W3C home > Mailing lists > Public > public-html-a11y@w3.org > March 2012

RE: Drop longdesc, get aria-describedat?

From: John Foliot <john@foliot.ca>
Date: Wed, 07 Mar 2012 22:22:44 -0500
Message-ID: <20120307222244.30136wtsiv5m5y4k@wats.ca>
To: Leif Halvard Silli <xn--mlform-iua@xn--mlform-iua.no>
Cc: Geoff Freed <geoff_freed@wgbh.org>, Judy Brewer <jbrewer@w3.org>, Silvia Pfeiffer <silviapfeiffer1@gmail.com>, Richard Schwerdtfeger <schwer@us.ibm.com>, W3C WAI-XTECH <wai-xtech@w3.org>, HTML Accessibility Task Force <public-html-a11y@w3.org>
Quoting Leif Halvard Silli <xn--mlform-iua@xn--mlform-iua.no>:

> Geoff Freed, Thu, 8 Mar 2012 01:21:45 +0000:
>
>  Which in turns means that -
> in the end - @longdesc's burial is being prepared.

Hi Leif,

I think, inadvertently, you've hit on one of the problems - the  
headlong rush to burial, without a long and useful retirement, or even  
retirement plan in place.

I think that most who have thought this through to a logical end-game  
appreciate that having an ARIA attribute that delivers the required  
functionality is both useful and warranted. But we must also respect  
that it is going to take time to achieve conversion, and having HTML5  
holding a gun to our heads to do it now, right now, hurry up now, is  
applying inappropriate pressure disproportionate to need. As Janina  
has already pointed out, we *have* a mechanism in HTML to deliver the  
required functionality now, and it is only because those who cannot  
understand, or choose not to, are in a hell-bent rush to shovel dirt  
on @longdesc that we now appear to have an urgent need to get this  
into ARIA immediately.

Let's frame it this way: for all intents and purposes, aria-label and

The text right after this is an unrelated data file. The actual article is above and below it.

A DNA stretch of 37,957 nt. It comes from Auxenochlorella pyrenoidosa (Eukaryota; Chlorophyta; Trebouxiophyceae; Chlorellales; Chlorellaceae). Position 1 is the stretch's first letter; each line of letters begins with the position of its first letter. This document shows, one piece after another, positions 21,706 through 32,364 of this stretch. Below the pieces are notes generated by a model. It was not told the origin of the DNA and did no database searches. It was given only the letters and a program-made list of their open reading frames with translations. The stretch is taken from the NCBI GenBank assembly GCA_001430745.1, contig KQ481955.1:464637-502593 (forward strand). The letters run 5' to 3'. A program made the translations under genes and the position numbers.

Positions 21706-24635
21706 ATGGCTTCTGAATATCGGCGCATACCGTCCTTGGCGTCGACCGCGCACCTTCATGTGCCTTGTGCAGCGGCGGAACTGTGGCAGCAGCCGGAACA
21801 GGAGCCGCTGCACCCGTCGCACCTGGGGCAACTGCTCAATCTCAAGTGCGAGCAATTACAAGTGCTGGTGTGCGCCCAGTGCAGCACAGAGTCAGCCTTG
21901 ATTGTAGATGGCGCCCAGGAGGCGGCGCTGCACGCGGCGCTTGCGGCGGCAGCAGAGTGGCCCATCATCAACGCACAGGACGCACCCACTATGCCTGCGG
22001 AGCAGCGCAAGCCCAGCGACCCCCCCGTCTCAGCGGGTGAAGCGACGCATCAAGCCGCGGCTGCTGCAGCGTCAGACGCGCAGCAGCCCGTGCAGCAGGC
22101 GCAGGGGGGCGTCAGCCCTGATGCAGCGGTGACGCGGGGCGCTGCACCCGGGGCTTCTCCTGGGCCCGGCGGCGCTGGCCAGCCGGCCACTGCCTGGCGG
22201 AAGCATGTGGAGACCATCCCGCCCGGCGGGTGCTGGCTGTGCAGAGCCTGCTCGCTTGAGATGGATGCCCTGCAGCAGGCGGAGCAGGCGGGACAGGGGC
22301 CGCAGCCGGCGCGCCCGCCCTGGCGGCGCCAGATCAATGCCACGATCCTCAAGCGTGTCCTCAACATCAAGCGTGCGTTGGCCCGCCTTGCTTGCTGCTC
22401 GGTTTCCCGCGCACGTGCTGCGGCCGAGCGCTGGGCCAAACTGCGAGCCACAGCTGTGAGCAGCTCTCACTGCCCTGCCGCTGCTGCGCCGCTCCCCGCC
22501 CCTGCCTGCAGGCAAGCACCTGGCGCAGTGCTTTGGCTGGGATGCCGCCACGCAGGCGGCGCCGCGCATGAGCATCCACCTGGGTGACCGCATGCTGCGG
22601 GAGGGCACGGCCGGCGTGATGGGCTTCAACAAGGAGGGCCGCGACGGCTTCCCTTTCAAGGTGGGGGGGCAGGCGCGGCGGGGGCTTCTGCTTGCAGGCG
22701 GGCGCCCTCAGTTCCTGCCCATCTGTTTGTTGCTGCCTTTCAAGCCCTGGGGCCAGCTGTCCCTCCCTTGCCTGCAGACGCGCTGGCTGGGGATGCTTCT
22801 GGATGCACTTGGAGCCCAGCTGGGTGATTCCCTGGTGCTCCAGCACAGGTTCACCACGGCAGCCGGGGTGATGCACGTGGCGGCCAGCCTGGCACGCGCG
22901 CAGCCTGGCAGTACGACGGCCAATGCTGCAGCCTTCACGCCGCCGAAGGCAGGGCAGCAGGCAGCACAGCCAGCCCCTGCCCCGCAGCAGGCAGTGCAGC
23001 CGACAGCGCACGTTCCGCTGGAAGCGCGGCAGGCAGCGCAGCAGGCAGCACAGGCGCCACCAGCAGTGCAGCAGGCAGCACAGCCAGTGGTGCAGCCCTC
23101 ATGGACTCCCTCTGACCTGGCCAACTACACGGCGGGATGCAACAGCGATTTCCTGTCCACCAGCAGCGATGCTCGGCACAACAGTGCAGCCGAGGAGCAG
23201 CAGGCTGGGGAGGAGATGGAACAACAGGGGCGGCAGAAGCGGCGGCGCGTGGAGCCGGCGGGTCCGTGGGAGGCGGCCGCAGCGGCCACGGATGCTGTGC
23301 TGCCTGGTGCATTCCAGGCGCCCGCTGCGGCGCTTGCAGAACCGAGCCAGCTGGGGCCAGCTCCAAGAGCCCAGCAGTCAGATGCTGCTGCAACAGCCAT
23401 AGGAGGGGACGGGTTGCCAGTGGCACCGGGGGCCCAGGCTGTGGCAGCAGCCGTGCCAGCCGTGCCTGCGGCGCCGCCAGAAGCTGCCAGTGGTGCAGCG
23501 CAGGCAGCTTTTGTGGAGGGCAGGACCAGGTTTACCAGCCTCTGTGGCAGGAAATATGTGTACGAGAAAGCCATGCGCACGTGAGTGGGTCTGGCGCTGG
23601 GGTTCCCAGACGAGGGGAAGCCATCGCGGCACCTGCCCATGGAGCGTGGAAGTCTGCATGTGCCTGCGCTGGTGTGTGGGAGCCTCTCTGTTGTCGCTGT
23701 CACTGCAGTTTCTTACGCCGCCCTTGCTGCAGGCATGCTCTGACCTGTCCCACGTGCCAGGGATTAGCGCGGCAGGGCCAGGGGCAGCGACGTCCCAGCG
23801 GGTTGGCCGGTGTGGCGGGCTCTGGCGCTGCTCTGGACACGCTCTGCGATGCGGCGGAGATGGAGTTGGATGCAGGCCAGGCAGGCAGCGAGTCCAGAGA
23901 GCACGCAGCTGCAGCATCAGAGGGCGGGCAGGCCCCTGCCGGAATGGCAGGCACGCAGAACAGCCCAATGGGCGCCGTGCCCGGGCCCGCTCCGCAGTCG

@alt both produce an accessible name for an image. Given that, should  
we obsolete @alt? Of course not! (Yet according to the pure logic of  
the argument, we could) One reason of course is that we have yet to do  
the right amount of education, we don't yet have enough user-agents to  
ensure that this is "universal" (or at least as universal as @alt is),  
etc. It is no different here.


>
>  <div><style scope>div{color:red}</style></div>
>
> One could argue that it should not be conforming, yet, because <style
> scope> has zero implementation, so far. In fact, if you look in
> public-html - in this moment, then you'll see that it isn't even clear
> how it will work ...  the CSS cascade is unclear:
> http://www.w3.org/mid/4F570227.8060707@mit.edu

Leif, as I outlined in my earlier email, the trials and tribulations  
of scoping rules for color and CSS pale against any requirement for  
persons with disabilities. I am sympathetic to their problems, but for  
lynx users, and screen reader users, color scoping is, shall we say,  
not important. Access to information is.


>
> So we do not necessarily need so *much* before we can put in HTML5 ...
> At the same time: It would be futile, in an directly accessibility
> related issue, to recommend people to use an attribute with zero
> implementation. And hence, yet another argument in favor of saying that
> the validity of @longdesc should depend on duplication with the
> @aria-describedAT attribute.

They should have a similar, perhaps identical implementation. but we  
need to de-link them from the discussion at this time: HTML5 is HTML5,  
and ARIA is ARIA, and one specification/standard should not be  
dictating a timeline to the other IMHO.

JF
Received on Thursday, 8 March 2012 03:23:08 UTC

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